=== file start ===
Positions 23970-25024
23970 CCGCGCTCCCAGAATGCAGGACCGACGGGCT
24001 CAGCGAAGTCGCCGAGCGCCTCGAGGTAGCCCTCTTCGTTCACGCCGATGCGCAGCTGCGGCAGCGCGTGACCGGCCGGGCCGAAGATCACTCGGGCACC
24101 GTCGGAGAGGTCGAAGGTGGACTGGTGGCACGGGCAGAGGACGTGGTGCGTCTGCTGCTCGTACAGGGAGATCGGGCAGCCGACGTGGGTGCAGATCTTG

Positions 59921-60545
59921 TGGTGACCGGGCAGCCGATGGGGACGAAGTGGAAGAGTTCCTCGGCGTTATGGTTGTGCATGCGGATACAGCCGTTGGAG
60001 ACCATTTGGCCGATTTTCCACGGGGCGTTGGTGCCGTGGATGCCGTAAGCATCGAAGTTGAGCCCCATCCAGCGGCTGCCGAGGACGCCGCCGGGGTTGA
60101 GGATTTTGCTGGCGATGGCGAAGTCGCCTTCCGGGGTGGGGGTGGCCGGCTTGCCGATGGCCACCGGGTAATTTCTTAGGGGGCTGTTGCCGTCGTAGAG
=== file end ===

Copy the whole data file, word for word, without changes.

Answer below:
Positions 23970-25024
23970 CCGCGCTCCCAGAATGCAGGACCGACGGGCT
24001 CAGCGAAGTCGCCGAGCGCCTCGAGGTAGCCCTCTTCGTTCACGCCGATGCGCAGCTGCGGCAGCGCGTGACCGGCCGGGCCGAAGATCACTCGGGCACC
24101 GTCGGAGAGGTCGAAGGTGGACTGGTGGCACGGGCAGAGGACGTGGTGCGTCTGCTGCTCGTACAGGGAGATCGGGCAGCCGACGTGGGTGCAGATCTTG

Positions 59921-60545
59921 TGGTGACCGGGCAGCCGATGGGGACGAAGTGGAAGAGTTCCTCGGCGTTATGGTTGTGCATGCGGATACAGCCGTTGGAG
60001 ACCATTTGGCCGATTTTCCACGGGGCGTTGGTGCCGTGGATGCCGTAAGCATCGAAGTTGAGCCCCATCCAGCGGCTGCCGAGGACGCCGCCGGGGTTGA
60101 GGATTTTGCTGGCGATGGCGAAGTCGCCTTCCGGGGTGGGGGTGGCCGGCTTGCCGATGGCCACCGGGTAATTTCTTAGGGGGCTGTTGCCGTCGTAGAG